Three weeks ago, I finished M. Bailly's histoire de l'Astronomie Modern[e.] His acquaintance with the science seems to have been more extensive than profound; his stile is elegant—perhaps somewhat too florid, and interspersed with metaphors which an English critic might be tempted sometimes to call conceited— I wish I were an Astronomer— Is it not an interesting reflection to consider, that a little creature such as man-tho' his eye can see the heaven but as it were for a moment—is able to delineate the aspects which it presented long ages before he came into being—and to predict the aspects which it will present when ages shall have gone by. The past the present & the future are before him.4 Assuredly the human species never performed a more honourable atchievement. ‘The boast of heraldry, the pomp of power’5 must disappear like those that delighted in them; but when the hand that wrote the Principia is reduced to a little black earth, and the spirit that dictated it is gone no one knows whither—the work itself remains in undecaying majesty to all generations.— But Dr Chalmers, it would seem, is fearful lest these speculations lead us away from Christianity and has written a volume of discourses6 to prove that the insignificance of our planet in the universe is no argument against the truth of religion. Orthodox men declare, of course, that he has completely discomfited his opponents— I read it sometime ago— It abounds in that fiery thoroughgoing stile of writing for which the Author is so remarkable: nevertheless his best argument seems to be, that as it is in the scriptures, we have no business to think about it [at] all—an argument which was well enough known to be a panacea in cases of that nature—before his volume saw the light. One is a little surprised to see the Dr so vehement in his praise of Newton—for what certainly was very laudable—his rejecting all manner of probabilities, and refusing to admit any hypothesis till it was supported by direct and incontrovertible proof. Without doubt this answers exactly in the present instance—but if carried to its full extent in the other side it will lead to alarming results. Christianity itself is only supported by probabilities; very strong ones certainly, but still only probabilities. But here, we are informed, it is necessary to ‘sit down with the docility of little children’ and believe every thing that is told us—which is a very comfortable way of reasoning. It is perhaps not surprising that the Author should be dogmatical; but it seems strange, when his own side of the question is so very evident, that he should deal so largely in denunciations against his adversaries. It is very certain that the unhappy sceptic cannot believe one jot the better—tho' he were brayed in a mortar— Yet almost all the writers on the evidences of Christianity that I have seen (excepting Paley[)]7 have treated him in this manner— These reflections occur naturally enough in perusing this book (which after all is no ordinary production—tho better books have not always passed thro six editions in so short a space); but I have not stated them often— When a poor creature's sentiments, in such cases, happen to be contrary to those of his neighbours—the less he says of them the better— This same Doctor, as you will know wr[i]tes the first article in the late Edinr review—on the causes & cure of mendicity.8 After expatiating at considerable length on the evils of pauperism, he proposes as a remedy to increase the number of clergymen. They who know the general habits of Scottish ministers will easily see how sovereign a specific this is. The remainder of the review is good reading; but as you will have seen it before this time, I will not trouble you farther on the matter— I have seen the last Number of the Quarterly review. It seems to be getting into a very rotten frothy vein. Mr Southey9 is a most unblushing character; & his political lucubrations are very notable. He has been sorely galled by ‘the Caledonian Oracle’ poor man— I know nothing about Mr Duncan's controversy10 except thro the ‘Scotsman’; and they assign him the victory— I received about a month ago the Revd Willm Thomson of Ochiltree's new translation of the Testament.11 Of course I am no judge of his ‘new renderings’; but the stile both of writing & thinking displayed in those parts which I have looked at, is dull & sluggish as the clay itself. He brags of having altered the expressions of the old translation—every body I suppose will readily admit this—and be ready to wish him joy of all the honour than [that] can arise from such alterations— I might say more of books but this will abundantly satisfy you for one course— I have heard nothing of Johnson yet. Truly I think never any poor wight had two such lazy correspondents as I am yoked withal— Much might be said on this subject— But it is needless to punish you before the time. I[n four] or five weeks I hope to be with you, and you shall hear your evil deeds [proclaimed] with energy enough. As I may reach Annandale by various routes, it [will be an] object of great importance to fix upon the best— Sometimes I am for proceeding thro Peebles & the wolds of Selkirk by Polmoodie & Ettrick pen— This track is almost as the crow flies— At other times I think of Tweedsmuir & Moffat: and at present Irving & a Mr Pears12 (schoolmaster in this neighbourhood) are persuading me to accompany them by Stirling & the Trossachs to Glasgow13— They tell me we shall see Loch Kettrine & climb Ben Lomond & do many other exploits:—but we have not yet counted the cost—and notwithstanding all that has been said about the sturdy independent feelings of a pedestrian—I am inclined to think that in my own case they are greatly overbalanced by the more vulgar consideration of stiffened joints & blistered feet. Upon the whole it is not unlikely that I must again penetrate the moors of Tweed[d]ale—a district which I never crossed except in the most wo[e]ful plight both of body & mind—& which therefore I hate very cordially[.] At all events, I am to be three or four weeks beside you— I wish you would contrive some excursion for our mutual benefit. What say you of a sail to Liverpool? The expense would not be great— & it might tend to dissipate that headache, which I am sorry to find still infests you. We could embark at Dumfries or Annan, and we could not fail to find a ship bound to some Scottish port, whenever it should please us to return— We could go to the isle of Man or to Wigtown or anywhither— If Johnston would go with us, we should be three merry souls—wind & weather permitting— Write me your opinion of this project immediately— I had other things to tell you of— But daylight & paper are both failing me—& this half hour I have been driving my pen as fast as ever Jehu the son of Nimshi14 drove his chariot to be in timefor the mail—and after all I am afraid that I am out— One thing I must mention— Write soon— Call to mind thy engagements & to make the matter definite— I hereby give notice that unless I receive a letter from thee within fourteen days from the date hereof (allowing three days of grace) thou shalt be punished as a crack-tryst & a breaker of promise—without benefit of clergy15— So look to it— Thine old & faithful friend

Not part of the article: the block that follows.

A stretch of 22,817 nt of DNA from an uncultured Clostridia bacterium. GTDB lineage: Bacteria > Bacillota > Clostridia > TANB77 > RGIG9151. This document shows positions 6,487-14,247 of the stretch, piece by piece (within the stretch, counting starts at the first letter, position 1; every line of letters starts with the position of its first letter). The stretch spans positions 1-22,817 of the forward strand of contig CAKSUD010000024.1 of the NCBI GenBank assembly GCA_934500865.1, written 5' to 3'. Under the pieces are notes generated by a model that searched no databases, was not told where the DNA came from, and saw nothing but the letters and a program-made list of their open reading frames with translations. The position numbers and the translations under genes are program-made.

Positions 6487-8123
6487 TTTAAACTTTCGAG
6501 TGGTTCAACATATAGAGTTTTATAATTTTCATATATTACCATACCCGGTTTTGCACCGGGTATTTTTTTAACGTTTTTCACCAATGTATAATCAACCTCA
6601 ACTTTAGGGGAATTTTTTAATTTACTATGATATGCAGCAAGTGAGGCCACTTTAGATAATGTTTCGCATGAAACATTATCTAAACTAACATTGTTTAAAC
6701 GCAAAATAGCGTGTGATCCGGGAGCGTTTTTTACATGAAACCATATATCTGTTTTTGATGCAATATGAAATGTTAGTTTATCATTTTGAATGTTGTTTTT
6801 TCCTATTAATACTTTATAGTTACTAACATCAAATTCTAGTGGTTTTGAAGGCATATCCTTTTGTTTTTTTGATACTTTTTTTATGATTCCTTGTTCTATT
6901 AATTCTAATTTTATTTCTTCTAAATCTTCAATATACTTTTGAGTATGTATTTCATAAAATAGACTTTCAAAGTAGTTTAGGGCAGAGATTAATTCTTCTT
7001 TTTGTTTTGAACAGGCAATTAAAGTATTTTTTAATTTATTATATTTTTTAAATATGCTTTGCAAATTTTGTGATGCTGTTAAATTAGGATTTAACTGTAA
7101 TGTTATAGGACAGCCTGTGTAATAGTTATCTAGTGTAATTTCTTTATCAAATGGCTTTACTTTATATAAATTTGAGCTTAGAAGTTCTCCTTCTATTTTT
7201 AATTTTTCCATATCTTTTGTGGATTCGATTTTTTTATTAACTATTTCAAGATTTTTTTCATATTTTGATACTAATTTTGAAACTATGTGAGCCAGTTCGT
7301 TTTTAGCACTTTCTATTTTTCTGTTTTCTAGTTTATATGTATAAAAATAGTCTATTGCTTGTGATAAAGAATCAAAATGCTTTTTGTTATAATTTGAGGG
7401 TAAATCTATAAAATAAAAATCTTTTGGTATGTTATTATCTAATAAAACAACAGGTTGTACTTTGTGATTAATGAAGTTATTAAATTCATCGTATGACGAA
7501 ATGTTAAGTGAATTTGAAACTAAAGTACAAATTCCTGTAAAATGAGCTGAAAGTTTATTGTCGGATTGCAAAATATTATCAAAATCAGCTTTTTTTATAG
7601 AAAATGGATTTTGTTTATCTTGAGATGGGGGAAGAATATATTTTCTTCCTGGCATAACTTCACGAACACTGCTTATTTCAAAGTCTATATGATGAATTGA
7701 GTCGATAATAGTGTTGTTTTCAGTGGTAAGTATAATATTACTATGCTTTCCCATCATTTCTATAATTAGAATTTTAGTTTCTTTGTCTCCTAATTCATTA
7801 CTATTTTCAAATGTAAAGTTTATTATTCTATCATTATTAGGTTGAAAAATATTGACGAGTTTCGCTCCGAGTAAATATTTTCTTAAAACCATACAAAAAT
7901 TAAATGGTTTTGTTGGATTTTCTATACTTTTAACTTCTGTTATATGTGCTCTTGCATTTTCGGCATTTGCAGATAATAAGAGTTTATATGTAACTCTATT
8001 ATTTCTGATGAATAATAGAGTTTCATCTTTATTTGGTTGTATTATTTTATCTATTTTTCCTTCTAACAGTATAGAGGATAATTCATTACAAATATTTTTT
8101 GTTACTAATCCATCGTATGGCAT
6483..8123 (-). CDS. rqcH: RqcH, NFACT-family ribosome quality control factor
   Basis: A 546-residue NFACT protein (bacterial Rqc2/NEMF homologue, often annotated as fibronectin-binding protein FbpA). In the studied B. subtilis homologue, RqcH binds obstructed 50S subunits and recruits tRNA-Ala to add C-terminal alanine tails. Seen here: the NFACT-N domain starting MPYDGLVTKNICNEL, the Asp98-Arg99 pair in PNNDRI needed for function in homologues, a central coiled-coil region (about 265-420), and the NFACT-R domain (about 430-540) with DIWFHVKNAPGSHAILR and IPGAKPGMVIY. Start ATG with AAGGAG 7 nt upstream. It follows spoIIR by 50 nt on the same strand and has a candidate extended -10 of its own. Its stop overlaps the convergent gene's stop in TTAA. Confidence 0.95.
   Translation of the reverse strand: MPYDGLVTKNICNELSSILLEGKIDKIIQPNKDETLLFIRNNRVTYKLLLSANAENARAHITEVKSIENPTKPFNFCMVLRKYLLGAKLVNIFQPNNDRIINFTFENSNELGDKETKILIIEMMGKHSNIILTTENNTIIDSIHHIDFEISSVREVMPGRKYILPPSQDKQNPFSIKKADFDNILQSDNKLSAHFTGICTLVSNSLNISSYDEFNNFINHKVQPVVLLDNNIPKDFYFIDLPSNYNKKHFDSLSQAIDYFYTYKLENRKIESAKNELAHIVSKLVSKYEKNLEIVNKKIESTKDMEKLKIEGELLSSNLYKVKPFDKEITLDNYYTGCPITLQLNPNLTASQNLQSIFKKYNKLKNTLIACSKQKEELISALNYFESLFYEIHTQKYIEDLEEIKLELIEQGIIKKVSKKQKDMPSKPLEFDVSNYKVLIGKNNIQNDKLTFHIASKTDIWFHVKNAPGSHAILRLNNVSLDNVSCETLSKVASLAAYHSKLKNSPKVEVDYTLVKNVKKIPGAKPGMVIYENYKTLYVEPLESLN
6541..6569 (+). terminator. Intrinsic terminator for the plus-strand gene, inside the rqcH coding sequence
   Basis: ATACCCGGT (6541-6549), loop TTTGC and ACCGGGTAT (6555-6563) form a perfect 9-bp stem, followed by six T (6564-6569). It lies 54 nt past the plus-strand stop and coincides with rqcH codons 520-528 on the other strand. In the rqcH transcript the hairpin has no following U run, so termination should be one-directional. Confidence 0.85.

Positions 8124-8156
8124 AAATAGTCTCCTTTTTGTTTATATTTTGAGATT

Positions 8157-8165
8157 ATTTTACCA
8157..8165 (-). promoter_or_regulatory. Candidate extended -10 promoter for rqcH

Thomas Carlyle